5. Nuclear energy may be able to offer negative emissions through coupling with Direct Air Capture plants using low-grade heat mostly wasted by the nuclear plant.

Let us therefore look at the higher end of the ranges for nuclear capacity - 30 GW if hydrogen is available, 40 GW without hydrogen. How might this be achieved?

Meeting the challenge: rebuilding the UK nuclear fleet

Our current nuclear fleet has a total capacity of 9GW. Most of our power stations are British-designed Advanced Gas-cooled Reactors (AGRs) which are coming to the end of their lives and will all be retired over the next decade, by 2030. We also have one Pressurised Water Reactor (PWR) at Sizewell B. This is licensed until 2035 but EDF, the plant owner, has expressed the intention of applying for a 20 year lifetime extension to 2055. (This is quite normal for PWRs which have, over the decades during which they have been in service across the world, proven to be reliable, safe, and long-lived.)

We are currently building only one new nuclear power station, the 3.2GW twin EPR at Hinkley Point C. As our AGRs retire our nuclear capacity will drop by half:

Current committment: Hinkley Point C

If Sizewell C - another twin EPR - is approved and comes online in the early 2030s our overall capacity will still be lower than at present:
Assuming retirement of Sizewell B in 2035

Fleet extended to Sizewell C

If Sizewell B is granted a lifetime extension to 2055

With lifetime extension for Sizewell B

Bradwell B, where a consortium comprising China General Nuclear and EDF want to build a CGN-designed HPR1000 reactor, could add another 2.3GW, taking us to just under 10GW, a modest increase on current capacity:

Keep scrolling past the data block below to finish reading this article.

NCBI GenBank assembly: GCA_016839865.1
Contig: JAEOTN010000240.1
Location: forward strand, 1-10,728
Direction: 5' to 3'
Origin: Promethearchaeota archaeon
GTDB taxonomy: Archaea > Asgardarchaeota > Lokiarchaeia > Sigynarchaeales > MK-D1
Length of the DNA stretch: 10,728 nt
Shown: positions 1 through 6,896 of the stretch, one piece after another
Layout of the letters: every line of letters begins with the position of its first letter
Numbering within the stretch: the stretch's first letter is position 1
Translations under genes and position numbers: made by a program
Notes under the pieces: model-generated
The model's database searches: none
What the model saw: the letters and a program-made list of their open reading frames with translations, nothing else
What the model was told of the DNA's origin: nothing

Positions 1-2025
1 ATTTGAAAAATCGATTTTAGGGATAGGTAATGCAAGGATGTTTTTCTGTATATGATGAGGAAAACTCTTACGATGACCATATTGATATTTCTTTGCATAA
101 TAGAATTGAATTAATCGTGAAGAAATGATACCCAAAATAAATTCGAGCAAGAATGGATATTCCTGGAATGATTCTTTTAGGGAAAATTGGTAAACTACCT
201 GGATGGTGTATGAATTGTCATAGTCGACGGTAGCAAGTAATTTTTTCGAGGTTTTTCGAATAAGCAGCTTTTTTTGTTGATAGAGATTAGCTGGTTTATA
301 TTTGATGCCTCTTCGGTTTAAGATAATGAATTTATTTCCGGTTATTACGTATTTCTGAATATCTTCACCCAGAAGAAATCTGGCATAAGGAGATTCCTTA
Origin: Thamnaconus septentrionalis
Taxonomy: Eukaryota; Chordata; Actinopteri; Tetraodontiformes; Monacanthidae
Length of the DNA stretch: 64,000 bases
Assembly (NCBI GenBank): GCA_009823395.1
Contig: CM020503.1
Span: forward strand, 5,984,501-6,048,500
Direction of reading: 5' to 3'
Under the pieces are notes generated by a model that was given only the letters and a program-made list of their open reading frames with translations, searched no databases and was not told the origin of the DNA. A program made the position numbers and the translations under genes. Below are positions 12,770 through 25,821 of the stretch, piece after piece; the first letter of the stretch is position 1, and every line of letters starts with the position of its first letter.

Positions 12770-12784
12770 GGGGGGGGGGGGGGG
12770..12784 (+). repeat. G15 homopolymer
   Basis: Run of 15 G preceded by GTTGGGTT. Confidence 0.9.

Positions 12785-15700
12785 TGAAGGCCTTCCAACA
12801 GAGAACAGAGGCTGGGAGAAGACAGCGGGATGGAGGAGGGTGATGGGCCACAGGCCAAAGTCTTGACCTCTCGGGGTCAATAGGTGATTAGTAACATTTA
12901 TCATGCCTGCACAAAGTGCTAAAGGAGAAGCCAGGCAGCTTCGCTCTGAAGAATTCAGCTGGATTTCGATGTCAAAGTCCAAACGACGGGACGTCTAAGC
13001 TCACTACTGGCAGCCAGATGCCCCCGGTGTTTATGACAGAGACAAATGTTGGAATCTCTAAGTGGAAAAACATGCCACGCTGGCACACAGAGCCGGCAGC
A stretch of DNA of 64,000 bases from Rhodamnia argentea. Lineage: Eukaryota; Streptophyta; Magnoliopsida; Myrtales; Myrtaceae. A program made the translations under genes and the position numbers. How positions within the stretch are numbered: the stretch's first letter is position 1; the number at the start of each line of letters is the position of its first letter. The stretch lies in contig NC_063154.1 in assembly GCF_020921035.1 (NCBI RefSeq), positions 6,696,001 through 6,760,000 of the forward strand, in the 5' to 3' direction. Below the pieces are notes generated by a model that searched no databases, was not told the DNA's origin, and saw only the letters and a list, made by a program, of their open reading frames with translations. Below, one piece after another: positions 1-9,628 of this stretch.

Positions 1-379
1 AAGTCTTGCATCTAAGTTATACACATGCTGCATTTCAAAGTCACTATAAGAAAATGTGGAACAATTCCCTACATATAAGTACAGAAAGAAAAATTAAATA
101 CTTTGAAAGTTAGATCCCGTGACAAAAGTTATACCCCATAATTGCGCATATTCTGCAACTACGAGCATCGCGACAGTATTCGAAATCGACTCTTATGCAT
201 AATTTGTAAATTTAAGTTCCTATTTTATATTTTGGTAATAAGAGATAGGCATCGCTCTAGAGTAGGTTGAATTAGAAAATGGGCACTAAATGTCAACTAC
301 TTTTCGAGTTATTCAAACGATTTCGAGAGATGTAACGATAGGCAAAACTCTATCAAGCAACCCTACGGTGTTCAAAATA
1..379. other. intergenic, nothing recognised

Fleet with HPC, SZC and Bradwell B

There are outline plans to build another single 1.6GW EPR at Moorside. This gives us a little more capacity:

Fleet with HPC, SZC, Bradwell B and one EPR at Moorside

What about the Rolls-Royce consortium's 400MW SMR, which should be available towards the end of the decade? The plans for Moorside include some of these. If we assume one is brought online in 2029 and a further 3, one every couple of years, that takes us to 13GW:

Fleet with HPC, SZC, Bradwell B and one EPR + 4 RR SMRs at Moorside

Beyond the outline

This is the extent of current, even outline, plans. It leaves us well short of even the minimum capacity we need to fulfil ambitious but economical mitigation plans in the BEIS model. What if we had more ambitious plans for our fleet? Suppose we were to build 2 EPR reactors instead of one at Moorside and keep on building EPRs, completing them at a rate of one new twin reactor station (like HPC and SZC) every five years. This takes us to 20GW; the minimum capacity we need without hydrogen, a little more than the minimum with it:

Fleet with continued build-out of EPRs

If, after Bradwell B, we build further HPR1000 stations, completing a twin reactor station every ten years, and also continue building Rolls Royce SMRs every 2 years, we get to over 31GW by 2050:

Fleet with continued build-out of EPRs + HP1000s + RR SMRs

Reality check

Is this too ambitious? Are the assumptions made here, about three new types of reactor to be built in the UK, where we haven't built a nuclear power station since the last millenium, realistic?